Fans of Alabama football are showing that, besides money, perhaps the biggest difference between HBCU sports fans and those of big college football programs is sanity.
Case-in-point: ‘Bama fans, no doubt hiding behind online aliases, have been harassing and sending death threats to Tuskegee University head football coach Reginald Ruffin after a now-deleted Facebook post. HBCUsports.com’s Kendrick Marshall first reported the threats.
Ruffin called out Alabama head coach Nick Saban, asking for his Crimson Tide team to schedule games every year against smaller, in-state rivals that belong to the NCAA’s FCS division. That includes Tuskegee, along with HBCU programs at Alabama A&M, Alabama State, Jacksonville State and predominantly white institutions including Samford and North Alabama, Ruffin’s alma mater.
The most controversial thing about that statement is that those contests would likely be so-called “money games” that typically see overmatched, small programs traveling to get destroyed by college football juggernauts—uncompetitive contests only played for the purpose of giving the smaller school a needed payout in exchange for putting their players at risk.
But money games have been around for decades and Ruffin’s suggestion wasn’t a shot at Saban. That didn’t matter to the rabid fans that jumped in Ruffin’s DMs.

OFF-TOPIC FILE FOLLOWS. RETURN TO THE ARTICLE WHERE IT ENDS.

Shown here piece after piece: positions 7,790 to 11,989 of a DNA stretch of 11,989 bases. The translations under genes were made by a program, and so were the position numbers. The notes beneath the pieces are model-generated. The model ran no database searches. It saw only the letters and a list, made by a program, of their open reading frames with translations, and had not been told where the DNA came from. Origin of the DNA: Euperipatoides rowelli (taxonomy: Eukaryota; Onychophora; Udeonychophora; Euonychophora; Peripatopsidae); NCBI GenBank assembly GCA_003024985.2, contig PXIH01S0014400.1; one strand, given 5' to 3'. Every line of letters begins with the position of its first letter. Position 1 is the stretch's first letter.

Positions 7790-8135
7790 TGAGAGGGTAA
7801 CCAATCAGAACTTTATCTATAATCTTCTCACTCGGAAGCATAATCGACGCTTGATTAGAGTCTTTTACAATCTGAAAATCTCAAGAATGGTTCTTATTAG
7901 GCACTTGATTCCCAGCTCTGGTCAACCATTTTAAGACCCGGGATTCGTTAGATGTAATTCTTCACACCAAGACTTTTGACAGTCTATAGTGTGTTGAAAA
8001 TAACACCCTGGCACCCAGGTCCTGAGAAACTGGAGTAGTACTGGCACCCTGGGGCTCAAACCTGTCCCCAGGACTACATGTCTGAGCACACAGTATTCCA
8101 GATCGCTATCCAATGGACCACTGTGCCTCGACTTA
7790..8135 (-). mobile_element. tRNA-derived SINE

Ruffin said some of the feedback — mostly from Alabama supporters — claimed that he was “extorting money from the University of Alabama” and that he “don’t run coach.”
Another commenter suggested that Ruffin “just watch yourself, buddy.”
Ruffin said the intent of the message was only to provide perspective as someone involved in the college game. He went on to explain that he was also asked to detail his vision for the Tuskegee program over the next five to 10 years, which included working toward the goal of moving to the Division I level.
Last month, we told you how Saban accused Deion Sanders and his Jackson State football program and others of abusing the new “name, image and likeness” compensation rules to recruit star players who in the past might have been easy pickings for Alabama. Saban forgot to mention that big programs like his have long used money as a recruiting advantage over HBCU programs, whether from seven-figure broadcast deals or rich boosters willing to throw a little off-the-books cash at “unpaid” student athletes.
Saban was dead wrong in coming for Jackson State, yet nobody—at least not to the public’s knowledge—felt the need to threaten his life. HBCU fans may be enthusiastic about our alma maters but as a people, we’re not threatening your life for talking out your neck about our coaches.